The story of a drought, dragons, and one of Japan’s craziest festivals.

Once upon a time, there was a village in Japan that desperately needed rain. One thing led to another, and now every year in Tokyo this happens:

Japan’s summer festivals often have their roots in traditional religious beliefs about the connection between gods, spirits, and forces of nature, and the Mizudome no Mai, which takes place at Gonshoji Temple in the Omori neighborhood of Tokyo’s Ota Ward, is no exception,

Many years ago, or perhaps we should say many, many years ago, since this happened all the way back in 1321, the people of Musashi no Kuni (as east Japan was called in those days) were suffering through a terrible drought. With the earth parched and crops withering, the people turned to the abbot of Gonshoji, asking him to beseech divine forces to bless them with rain.

Hearing the people’s pleas, the abbot constructed a statue of a dragon out of straw, since the creatures have long been associated with water and rainfall in Japanese folklore. The abbot then offered prayers, and before long they were answered, with rainclouds forming and shedding the long-awaited precipitation that ended the drought.

Things seem to have been more or less OK the next year, but the year after that the surrounding community found itself facing the opposite problem. Now there was too much rain, flooding the fields and ruining the efforts of the farmers as much as the drought had. Remembering that, to their knowledge, it was the abbot’s prayers that had brought rain two years prior, some villagers began to resent the priest, speculating that his prayers had been too effective and that they were now suffering the continuing consequences.

So once again, the abbot began crafting animal artwork. He made three lion masks, since the Japanese word for lion is “shishi,” but if written with different kanji characters and read in a somewhat obscure manner, shishi can also mean “stop the rain.”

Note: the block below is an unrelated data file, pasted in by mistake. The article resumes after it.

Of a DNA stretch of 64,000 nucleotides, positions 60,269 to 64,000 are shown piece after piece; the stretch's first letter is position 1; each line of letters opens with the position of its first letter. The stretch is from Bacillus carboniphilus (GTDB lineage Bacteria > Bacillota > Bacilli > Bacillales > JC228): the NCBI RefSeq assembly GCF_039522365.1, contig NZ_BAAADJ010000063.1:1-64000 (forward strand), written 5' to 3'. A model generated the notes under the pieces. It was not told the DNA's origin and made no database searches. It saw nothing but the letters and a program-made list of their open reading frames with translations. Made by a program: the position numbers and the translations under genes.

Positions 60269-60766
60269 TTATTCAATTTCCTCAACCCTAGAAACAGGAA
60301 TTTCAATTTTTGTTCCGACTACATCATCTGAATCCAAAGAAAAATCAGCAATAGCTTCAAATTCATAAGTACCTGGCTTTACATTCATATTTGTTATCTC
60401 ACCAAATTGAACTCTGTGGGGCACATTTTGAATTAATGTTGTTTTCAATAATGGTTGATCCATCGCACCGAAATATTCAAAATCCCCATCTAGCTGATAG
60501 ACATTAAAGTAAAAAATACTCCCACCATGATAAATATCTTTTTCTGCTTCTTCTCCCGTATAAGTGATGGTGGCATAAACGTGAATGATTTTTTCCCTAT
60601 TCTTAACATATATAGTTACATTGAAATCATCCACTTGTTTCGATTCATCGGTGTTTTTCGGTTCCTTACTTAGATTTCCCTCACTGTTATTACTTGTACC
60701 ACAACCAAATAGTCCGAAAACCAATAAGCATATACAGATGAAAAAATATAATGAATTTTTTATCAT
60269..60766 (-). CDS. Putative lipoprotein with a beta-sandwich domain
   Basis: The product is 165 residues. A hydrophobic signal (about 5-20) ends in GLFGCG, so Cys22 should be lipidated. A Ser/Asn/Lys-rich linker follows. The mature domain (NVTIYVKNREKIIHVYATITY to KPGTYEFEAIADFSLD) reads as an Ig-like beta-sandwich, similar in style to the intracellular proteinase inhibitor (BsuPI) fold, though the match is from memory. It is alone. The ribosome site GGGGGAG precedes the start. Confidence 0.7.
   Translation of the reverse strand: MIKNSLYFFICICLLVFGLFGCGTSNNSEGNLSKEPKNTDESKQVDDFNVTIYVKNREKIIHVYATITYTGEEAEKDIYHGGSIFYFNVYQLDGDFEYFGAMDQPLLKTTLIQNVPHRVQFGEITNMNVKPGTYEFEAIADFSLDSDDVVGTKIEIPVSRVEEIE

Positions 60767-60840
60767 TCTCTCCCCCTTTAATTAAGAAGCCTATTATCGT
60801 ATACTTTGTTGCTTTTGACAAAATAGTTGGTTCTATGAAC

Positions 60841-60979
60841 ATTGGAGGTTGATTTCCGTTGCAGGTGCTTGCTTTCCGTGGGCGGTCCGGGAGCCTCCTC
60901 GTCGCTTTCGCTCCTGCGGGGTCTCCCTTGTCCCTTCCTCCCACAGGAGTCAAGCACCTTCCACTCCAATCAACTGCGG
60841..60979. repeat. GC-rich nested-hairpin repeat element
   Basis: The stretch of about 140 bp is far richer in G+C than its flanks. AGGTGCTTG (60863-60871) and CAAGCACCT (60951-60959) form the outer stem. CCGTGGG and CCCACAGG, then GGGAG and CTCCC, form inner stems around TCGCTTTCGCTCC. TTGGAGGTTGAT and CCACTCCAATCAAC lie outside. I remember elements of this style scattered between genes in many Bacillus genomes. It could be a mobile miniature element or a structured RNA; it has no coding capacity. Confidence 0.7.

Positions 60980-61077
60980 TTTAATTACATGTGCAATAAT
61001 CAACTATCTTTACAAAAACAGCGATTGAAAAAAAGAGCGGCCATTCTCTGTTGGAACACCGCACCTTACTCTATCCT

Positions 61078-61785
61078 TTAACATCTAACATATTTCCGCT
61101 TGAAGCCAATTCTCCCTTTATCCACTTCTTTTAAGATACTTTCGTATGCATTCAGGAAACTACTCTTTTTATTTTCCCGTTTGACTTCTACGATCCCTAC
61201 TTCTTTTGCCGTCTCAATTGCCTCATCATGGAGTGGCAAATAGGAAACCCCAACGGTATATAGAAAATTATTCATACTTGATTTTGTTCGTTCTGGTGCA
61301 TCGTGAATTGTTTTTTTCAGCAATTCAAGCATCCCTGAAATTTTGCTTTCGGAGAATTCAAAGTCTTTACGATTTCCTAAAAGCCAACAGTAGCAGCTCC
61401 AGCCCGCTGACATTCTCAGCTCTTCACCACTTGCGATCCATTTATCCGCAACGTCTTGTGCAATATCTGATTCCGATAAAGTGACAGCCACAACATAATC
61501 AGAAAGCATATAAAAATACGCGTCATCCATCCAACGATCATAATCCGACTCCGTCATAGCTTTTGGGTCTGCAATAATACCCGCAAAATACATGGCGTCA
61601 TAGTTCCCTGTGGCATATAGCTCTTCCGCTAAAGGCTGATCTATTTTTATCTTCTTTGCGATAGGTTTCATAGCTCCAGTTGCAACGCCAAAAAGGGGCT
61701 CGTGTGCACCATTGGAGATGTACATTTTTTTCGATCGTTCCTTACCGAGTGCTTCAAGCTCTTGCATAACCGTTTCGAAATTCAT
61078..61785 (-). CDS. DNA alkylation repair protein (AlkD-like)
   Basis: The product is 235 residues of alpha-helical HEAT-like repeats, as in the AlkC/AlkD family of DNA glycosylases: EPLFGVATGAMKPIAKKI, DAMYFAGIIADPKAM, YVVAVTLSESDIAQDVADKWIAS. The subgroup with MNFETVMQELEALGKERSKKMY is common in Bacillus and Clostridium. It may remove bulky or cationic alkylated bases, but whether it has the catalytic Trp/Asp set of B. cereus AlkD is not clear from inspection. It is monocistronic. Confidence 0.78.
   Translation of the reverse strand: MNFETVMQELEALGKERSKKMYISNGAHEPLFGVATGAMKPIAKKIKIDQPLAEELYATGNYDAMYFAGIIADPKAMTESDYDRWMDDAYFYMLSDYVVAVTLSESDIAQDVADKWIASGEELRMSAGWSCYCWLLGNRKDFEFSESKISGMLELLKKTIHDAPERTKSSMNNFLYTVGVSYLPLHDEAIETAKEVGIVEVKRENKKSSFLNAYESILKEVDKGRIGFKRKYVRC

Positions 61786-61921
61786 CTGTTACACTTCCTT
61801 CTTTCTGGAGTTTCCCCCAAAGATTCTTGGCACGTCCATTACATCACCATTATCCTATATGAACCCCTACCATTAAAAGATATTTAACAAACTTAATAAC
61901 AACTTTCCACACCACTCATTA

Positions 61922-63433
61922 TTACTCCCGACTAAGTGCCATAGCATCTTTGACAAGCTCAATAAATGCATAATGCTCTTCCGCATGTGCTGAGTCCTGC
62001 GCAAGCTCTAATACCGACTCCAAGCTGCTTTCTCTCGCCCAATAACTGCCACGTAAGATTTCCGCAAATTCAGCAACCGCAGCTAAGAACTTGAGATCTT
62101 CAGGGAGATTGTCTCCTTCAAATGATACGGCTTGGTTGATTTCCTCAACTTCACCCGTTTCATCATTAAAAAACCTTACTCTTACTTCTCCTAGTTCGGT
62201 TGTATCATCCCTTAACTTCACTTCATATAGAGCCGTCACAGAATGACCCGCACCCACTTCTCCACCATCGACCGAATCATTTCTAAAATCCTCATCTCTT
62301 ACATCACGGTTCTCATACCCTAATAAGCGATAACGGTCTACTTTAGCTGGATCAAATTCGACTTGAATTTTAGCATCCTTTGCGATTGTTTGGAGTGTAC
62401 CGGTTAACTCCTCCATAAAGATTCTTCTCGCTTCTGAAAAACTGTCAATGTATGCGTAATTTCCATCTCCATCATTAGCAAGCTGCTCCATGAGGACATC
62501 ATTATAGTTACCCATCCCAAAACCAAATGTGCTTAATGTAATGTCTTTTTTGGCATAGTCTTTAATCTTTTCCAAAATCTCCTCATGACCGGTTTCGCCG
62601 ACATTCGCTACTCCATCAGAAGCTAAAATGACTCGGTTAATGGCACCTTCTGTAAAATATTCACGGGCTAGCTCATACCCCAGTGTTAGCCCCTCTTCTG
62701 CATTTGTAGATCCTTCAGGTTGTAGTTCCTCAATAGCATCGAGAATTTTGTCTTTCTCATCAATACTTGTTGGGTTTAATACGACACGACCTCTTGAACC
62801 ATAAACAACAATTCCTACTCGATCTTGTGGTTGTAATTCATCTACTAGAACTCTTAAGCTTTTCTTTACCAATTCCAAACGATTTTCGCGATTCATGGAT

This time the abbot distributed the masks to the villagers, instructing them to dance, and for others to bang taiko drums or blow into conch shells. This, the abbot said, would pacify the dragon who was causing the ceaseless storms, and once again, his proclamation proved true, as the weather returned to more moderate conditions and the floodwaters receded.

To commemorate this series of events, annually Gonshoji holds the Mizudome no Mai, or “Water-stopping Dance,” and the most dynamic part of the celebration is when two dudes, both usually quite large, are stuffed into cocoon-like straw sacks and carried through the streets of Omori, all while blowing on conch shells and being pelted with water.

Those two prone gentlemen represent the storm-bringing dragons, and the townspeople need to transport them to Gonshoji. The dragons, being somewhat rebellious types, won’t make the journey under their own power, and so groups of participants take turns carrying them, periodically dousing them in the creatures’ favorite element, and the blowing of the conch shells is meant to replicate their cries of draconic joy.

The Mizudome no Mai takes place in July, and coinciding with the hottest time of the year in Japan means bystanders are only too happy to be hit by stray splashes of water that were aimed at the dragons. Because of the dragons’ weight, frequent stops have to be made, but the procession/carrying has musical accompaniment from flutes and drums, and once the dragons finally do reach the temple, a team of dancers performs while wearing headgear symbolizing the three lion masks made by the abbot for the townspeople during the floods.

▼ You might notice many of the participants wear clothes with a triangular pattern, which is meant to be evocative of a dragon’s scales.

Sadly, the Mizudome no Mai could not be held in 2020 or 2021 due to coronavirus precaution protocols. For 2022, though, the procession will be retuning, with this year’s iteration starting at 1 p.m. on Sunday, July 10.

Temple information
Gonshoji / 厳正寺
Address: Tokyo-to, Ota-ku, Omori Higashi Sanchome 7-27

Source: Mizudome no Mai official website via Hamster Sokuho, Ota Ward
Top image: Ota Ward
Insert images: Pakutaso (1, 2)
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